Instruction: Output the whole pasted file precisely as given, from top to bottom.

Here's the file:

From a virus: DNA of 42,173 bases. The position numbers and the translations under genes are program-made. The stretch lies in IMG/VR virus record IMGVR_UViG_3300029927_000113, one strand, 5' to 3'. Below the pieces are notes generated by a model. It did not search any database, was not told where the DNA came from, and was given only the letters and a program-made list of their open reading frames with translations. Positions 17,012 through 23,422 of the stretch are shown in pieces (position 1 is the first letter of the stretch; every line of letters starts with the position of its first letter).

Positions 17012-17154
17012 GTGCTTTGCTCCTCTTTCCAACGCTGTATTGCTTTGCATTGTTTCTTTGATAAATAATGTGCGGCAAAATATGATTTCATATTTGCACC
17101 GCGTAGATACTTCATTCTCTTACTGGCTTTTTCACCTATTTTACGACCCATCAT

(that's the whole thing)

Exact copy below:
From a virus: DNA of 42,173 bases. The position numbers and the translations under genes are program-made. The stretch lies in IMG/VR virus record IMGVR_UViG_3300029927_000113, one strand, 5' to 3'. Below the pieces are notes generated by a model. It did not search any database, was not told where the DNA came from, and was given only the letters and a program-made list of their open reading frames with translations. Positions 17,012 through 23,422 of the stretch are shown in pieces (position 1 is the first letter of the stretch; every line of letters starts with the position of its first letter).

Positions 17012-17154
17012 GTGCTTTGCTCCTCTTTCCAACGCTGTATTGCTTTGCATTGTTTCTTTGATAAATAATGTGCGGCAAAATATGATTTCATATTTGCACC
17101 GCGTAGATACTTCATTCTCTTACTGGCTTTTTCACCTATTTTACGACCCATCAT